CML AT, founded in 2015 in Saint-Petersburg, Russia, specializes in the implementation
of additive technologies in mechanical engineering, civil aviation, medical, instrumentation,
robotics, oil and gas and consumer goods sector. The company develops and designs products
and structures taking into account the features and benefits of additive technologies.
Recently, Triton Bikes, a custom titanium bicycle and unicycle frames producer based in Moscow,
Russia, approached CML AT with a potential project. Triton was interested in redesigning the rear
yoke for its latest bike model. This yoke is a part of the bicycle’s titanium frame that connects the
rear chainstays and the bottom bracket. Triton let CML AT know that the part should be capable
of withstanding a load equal to 130 kg. Triton also wanted to reduce the weight of the bracket,
increase its strength, simplify the production technology, and reduce cost.
In order to design this part, CML AT knew that it would have to bring in a partner who was an
expert in design and optimization tools. CML AT contacted CompMechLab, an engineering
center and expert in design, optimization, and simulation tools, and requested a partnership
for the project.
Mikhail Zhmaylo, a lead engineer at CompMechLab was tasked with the design and optimization
of the yoke. According to Mikhail, “The current yoke was manufactured using a very complicated,
time-consuming, and wasteful process. The part was CNC milled out of a titanium block in two parts.
This was done so some of the material could be milled out from the inside of the part to save weight.
Once the milling was complete, the two titanium halves were welded together. We knew we could
use Altair Inspire to optimize this part and titanium-based additive manufacturing to
produce it as one single part with better performance. Our goals for the redesigned part were to
make it lighter, easier to manufacture, and also aesthetically pleasing.”
"The redesign resulted in a 48% weight reduction
in the part."
Mikhail Zhmaylo, CompMechLab
Altair Inspire in the Design Process
The team at CompMechLab set out to redesign the part for additive manufacturing. The team
knew that it could likely use the current part and with the freedom of additive manufacturing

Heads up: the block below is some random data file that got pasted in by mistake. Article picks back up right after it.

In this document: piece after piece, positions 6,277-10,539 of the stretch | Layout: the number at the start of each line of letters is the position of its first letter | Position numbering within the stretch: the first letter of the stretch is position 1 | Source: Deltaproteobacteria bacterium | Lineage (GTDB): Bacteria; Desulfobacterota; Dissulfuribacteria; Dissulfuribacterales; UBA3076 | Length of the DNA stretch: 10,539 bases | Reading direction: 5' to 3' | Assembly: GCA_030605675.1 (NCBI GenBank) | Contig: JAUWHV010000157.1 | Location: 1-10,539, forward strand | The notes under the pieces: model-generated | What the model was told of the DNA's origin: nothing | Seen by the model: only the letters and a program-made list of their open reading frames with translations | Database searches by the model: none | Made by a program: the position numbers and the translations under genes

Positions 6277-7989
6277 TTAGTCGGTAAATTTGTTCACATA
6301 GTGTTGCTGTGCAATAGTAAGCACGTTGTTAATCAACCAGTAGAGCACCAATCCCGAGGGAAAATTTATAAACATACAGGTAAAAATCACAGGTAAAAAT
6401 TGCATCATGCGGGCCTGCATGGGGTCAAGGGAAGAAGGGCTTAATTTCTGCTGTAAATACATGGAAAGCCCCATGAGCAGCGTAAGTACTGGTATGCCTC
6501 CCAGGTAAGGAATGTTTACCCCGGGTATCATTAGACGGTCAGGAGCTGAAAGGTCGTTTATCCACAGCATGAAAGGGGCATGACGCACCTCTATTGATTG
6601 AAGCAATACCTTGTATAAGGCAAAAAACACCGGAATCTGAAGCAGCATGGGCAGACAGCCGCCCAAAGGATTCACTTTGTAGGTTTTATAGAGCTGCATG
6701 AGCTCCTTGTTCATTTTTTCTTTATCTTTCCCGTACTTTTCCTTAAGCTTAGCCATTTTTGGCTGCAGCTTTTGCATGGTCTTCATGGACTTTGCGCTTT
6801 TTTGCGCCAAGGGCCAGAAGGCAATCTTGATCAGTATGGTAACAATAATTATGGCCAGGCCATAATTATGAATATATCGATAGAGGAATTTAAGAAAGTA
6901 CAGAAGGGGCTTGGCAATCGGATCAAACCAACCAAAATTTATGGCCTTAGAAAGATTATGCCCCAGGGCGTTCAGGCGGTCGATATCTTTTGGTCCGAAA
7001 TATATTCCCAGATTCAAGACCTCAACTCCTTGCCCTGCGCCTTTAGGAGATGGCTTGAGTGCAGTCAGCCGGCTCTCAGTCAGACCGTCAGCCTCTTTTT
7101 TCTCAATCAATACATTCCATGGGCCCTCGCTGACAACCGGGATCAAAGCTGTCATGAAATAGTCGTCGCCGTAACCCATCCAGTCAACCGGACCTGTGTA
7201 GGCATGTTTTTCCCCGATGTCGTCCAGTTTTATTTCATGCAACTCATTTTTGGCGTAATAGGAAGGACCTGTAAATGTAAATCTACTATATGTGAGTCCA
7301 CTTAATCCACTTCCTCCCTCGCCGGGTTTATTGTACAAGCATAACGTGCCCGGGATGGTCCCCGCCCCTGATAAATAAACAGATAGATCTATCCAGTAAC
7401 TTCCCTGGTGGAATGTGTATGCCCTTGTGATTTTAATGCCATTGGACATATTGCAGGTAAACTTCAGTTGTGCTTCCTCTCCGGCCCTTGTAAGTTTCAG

simply print the current geometry, however, it wanted to truly attain all of the benefits of the
process and knew it could use Altair Inspire to achieve these benefits. CompMechLab used Altair Inspire to
apply all of the loads, shape, and boundary conditions and ran multiple rounds of optimization
on the part. Mikhail noted, “In total the whole redesign process of the part took less than
a couple of weeks. Altair Inspire definitely helped to expedite this process.” After the team had
determined the final design for the part, they ran FEA analysis to ensure that it would meet
all of the required loads.
Once the design was complete and verified, CML AT organized 3D printing and post-processing
of the prototype. Electron beam melting technology by Arcam allowed the production of the part
in Ti6Al4V within a very short time frame. CML AT is now responsible for all future production
cooperation, as well as technical support for Triton Bikes. While the original part weighed 198g
and was produced with a very timely and wasteful process, the new part weighs in at 102g and
can be produced in a single-step with very little waste. In total, with the new process and design,
the part can be produced in two hours.
The redesign of the part was extremely successful, Triton is currently working on finishing up the
integration of the new design into their customized bike frame. In the future the team at Triton,
with the help of CML AT and CompMechLab may also explore redesigning the frame’s front yoke,
as well as some of the frame's structural nodes.